However, using up almost all of their ammunition, and taking a fair few casualties of their own, the Russians decided to consolidate their positions and wait for a logistics line to be established. This would have disastrous consequences, when Russian Theater Commander Yakov Zhilinskiy ordered the Russian 2nd Army under Samanov to advance without protection from the 1st Army, eventually allowing the Germans to concentrate their forces against it.

    East Africa: The German forces push the British out of a small town called  Taveta and cut the Ugandan railway.


  • @wittmann:

    Thank you for your time in posting Herr KaLeun. Great work.

    I second Wittmann’s thoughts, great work.

  • 2024 2023 '22 '21 '20 '19 '18 '17

    @ABWorsham:

    @wittmann:

    Thank you for your time in posting Herr KaLeun. Great work.

    I second Wittmann’s thoughts, great work.

    Thank you, gentlemen!
    I just look around a bit on the web, and post things that I find. It’s a nice way to learn more about the Great War.

    We should of course also acknowledge DarthShizNit for starting this thread and for his excellent contributions to it.


  • I realised this morning that I had not recognised and thanked his work.

    DarthShizNit: my apologies. Thank you very much for starting the thread and posting histories.


  • Save your applause gentlemen, just hoping to educate and honor the brave chaps who served in the Great War  :-)


  • August 22nd.

    Western Front:

    The Battle of Lorriane as the German 6th and 7th Armies under the Crown Prince of Bavaria, Ruppercht, continue to advance against the French along the border. The French 1st and 2nd armies under overall command of Noël de Castelnau continue to fall back. On this day, Castelnau recieved word that his son had been killed in the fierce fighting. As his staff rushed to consol him, he stood silent and firm, before uttering “Nous continuerons Messieurs (We will continue gentlemen).”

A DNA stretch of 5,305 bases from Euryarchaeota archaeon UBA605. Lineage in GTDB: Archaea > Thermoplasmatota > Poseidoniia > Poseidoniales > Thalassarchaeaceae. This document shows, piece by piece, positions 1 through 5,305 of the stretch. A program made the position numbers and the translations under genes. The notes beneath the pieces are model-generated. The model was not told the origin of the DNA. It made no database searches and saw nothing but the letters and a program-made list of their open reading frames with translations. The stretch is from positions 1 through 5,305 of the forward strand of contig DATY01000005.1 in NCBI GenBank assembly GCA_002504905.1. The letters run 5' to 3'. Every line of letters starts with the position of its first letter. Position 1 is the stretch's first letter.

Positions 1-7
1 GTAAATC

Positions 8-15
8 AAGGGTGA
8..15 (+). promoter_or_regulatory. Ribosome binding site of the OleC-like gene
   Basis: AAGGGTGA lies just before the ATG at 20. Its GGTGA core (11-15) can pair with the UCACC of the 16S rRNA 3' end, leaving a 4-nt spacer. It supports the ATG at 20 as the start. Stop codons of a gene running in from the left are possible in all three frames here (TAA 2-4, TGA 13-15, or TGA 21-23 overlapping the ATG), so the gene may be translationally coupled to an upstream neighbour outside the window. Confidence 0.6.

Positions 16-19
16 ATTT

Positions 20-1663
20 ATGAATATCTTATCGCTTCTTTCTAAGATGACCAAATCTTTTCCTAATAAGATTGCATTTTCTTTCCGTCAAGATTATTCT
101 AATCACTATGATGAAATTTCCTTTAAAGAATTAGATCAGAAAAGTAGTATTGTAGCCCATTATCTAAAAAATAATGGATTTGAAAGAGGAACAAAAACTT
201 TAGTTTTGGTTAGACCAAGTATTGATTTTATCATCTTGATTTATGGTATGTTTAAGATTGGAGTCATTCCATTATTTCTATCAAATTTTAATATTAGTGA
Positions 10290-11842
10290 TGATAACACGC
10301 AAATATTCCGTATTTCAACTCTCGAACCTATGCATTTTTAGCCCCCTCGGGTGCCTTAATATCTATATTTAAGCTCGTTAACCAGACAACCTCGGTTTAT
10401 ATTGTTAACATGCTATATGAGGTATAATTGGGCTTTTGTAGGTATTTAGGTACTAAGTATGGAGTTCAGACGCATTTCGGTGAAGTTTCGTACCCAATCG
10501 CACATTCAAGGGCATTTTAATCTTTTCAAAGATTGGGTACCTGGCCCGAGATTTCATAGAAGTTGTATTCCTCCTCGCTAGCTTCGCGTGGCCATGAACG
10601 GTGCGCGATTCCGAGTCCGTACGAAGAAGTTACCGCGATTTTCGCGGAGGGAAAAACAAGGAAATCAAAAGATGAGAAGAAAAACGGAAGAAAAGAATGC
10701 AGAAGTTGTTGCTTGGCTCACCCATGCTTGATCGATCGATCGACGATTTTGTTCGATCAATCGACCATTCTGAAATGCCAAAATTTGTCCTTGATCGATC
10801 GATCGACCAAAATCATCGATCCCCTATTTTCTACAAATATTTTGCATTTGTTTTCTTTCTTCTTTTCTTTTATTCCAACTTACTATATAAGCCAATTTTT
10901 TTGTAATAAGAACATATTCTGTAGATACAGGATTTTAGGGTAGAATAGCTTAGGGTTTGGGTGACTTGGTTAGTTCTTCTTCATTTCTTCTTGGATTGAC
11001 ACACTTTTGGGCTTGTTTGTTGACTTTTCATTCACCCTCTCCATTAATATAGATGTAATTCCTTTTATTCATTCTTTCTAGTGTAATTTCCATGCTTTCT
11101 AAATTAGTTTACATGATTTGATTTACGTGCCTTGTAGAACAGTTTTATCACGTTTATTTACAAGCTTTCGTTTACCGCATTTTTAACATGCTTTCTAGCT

Meanwhile, in the Ardennes forest, the French 3rd(Pierre Ruffey, the lone proposer of heavy artillery in the French army) and 4th(Fernand de Langle de Cary) armies moved forward to strike the German 4th(Albrecht of Württemberg) and 5th(Crown Prince Wilhelm) armies. Unknown to the French due to horrid weather conditions, the Germans heavily outnumbered the advancing French troops.

    The Germans moved to attack the French armies, and both sides stumbled upon each other in heavy fog and dark forests on the 21 of August. unorganized fighting broke out all along the front.  In some places, quickly entrenched German infantry threw back waves of Frenchmen who’s commanding officers though digging in to be beneath a Frenchman. In other, German units wandered blindy into carefully waiting French 75’s, slaughtering entire regiments before they knew what happened. Both sides moved up during the afternoon to prepare for action the next day.

    And of course, the Battle of Charleroi, the most important of all the battle fought that day (tied with Lorraine for the most important battle of the campaign) when the German 2nd(Karl von Bülow) and 3rd(Max von Hausen) attacked the French 5th Army under Charles Lanrezac. The Germans had to attack across a river to get at the French, but instead of digging in, most of the French corps (most…more will be discussed on the 23rd), simply waited by the river unprotected to throw the Germans back with their bayonets. German machine guns and artillery had a field day, and by the end of the night the Germans had 2 immovable bridgeheads, wrecking most of the French III Corps in the process.

    The Great Retreat had begun, even if most didn’t know it yet.

    Eastern Front: The Russian 2nd Army under Samanov beings to advance into East Prussia from Congressional Poland after the 1st Armies victory at Gumbinnen the day earlier. This was pushed from Russian higher command, Yakov Zhilinskiy, more than Samanov, who argued his troops weren’t ready. But Zhilinskiy insisted, despite knowing that the 1st army was yet in no position to support the 2nd Army. The 2nd Army began the advance with no logistics, little supplies, and many units not yet at full strength.